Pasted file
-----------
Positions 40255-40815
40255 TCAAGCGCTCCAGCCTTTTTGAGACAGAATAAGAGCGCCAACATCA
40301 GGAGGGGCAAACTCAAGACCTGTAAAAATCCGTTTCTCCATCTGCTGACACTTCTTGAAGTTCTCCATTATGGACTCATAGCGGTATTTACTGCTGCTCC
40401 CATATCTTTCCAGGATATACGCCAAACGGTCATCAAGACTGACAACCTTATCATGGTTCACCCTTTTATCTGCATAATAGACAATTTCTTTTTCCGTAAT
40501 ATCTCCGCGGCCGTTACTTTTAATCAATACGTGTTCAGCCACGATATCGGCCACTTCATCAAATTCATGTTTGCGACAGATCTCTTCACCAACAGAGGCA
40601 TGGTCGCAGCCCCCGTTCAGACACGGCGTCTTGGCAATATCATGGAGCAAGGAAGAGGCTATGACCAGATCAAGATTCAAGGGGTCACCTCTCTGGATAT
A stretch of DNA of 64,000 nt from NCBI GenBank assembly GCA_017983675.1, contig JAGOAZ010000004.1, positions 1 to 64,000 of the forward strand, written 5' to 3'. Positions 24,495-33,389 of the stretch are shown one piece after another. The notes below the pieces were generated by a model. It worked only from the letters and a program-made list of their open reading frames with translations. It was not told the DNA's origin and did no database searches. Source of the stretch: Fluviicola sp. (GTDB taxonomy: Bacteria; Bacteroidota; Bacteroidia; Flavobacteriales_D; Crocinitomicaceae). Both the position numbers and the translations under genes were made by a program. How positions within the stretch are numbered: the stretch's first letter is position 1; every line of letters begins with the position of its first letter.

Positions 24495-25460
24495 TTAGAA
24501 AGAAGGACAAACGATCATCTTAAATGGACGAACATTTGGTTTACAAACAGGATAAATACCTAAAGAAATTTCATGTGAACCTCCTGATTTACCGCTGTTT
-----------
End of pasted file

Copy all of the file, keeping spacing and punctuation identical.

Positions 40255-40815
40255 TCAAGCGCTCCAGCCTTTTTGAGACAGAATAAGAGCGCCAACATCA
40301 GGAGGGGCAAACTCAAGACCTGTAAAAATCCGTTTCTCCATCTGCTGACACTTCTTGAAGTTCTCCATTATGGACTCATAGCGGTATTTACTGCTGCTCC
40401 CATATCTTTCCAGGATATACGCCAAACGGTCATCAAGACTGACAACCTTATCATGGTTCACCCTTTTATCTGCATAATAGACAATTTCTTTTTCCGTAAT
40501 ATCTCCGCGGCCGTTACTTTTAATCAATACGTGTTCAGCCACGATATCGGCCACTTCATCAAATTCATGTTTGCGACAGATCTCTTCACCAACAGAGGCA
40601 TGGTCGCAGCCCCCGTTCAGACACGGCGTCTTGGCAATATCATGGAGCAAGGAAGAGGCTATGACCAGATCAAGATTCAAGGGGTCACCTCTCTGGATAT
A stretch of DNA of 64,000 nt from NCBI GenBank assembly GCA_017983675.1, contig JAGOAZ010000004.1, positions 1 to 64,000 of the forward strand, written 5' to 3'. Positions 24,495-33,389 of the stretch are shown one piece after another. The notes below the pieces were generated by a model. It worked only from the letters and a program-made list of their open reading frames with translations. It was not told the DNA's origin and did no database searches. Source of the stretch: Fluviicola sp. (GTDB taxonomy: Bacteria; Bacteroidota; Bacteroidia; Flavobacteriales_D; Crocinitomicaceae). Both the position numbers and the translations under genes were made by a program. How positions within the stretch are numbered: the stretch's first letter is position 1; every line of letters begins with the position of its first letter.

Positions 24495-25460
24495 TTAGAA
24501 AGAAGGACAAACGATCATCTTAAATGGACGAACATTTGGTTTACAAACAGGATAAATACCTAAAGAAATTTCATGTGAACCTCCTGATTTACCGCTGTTT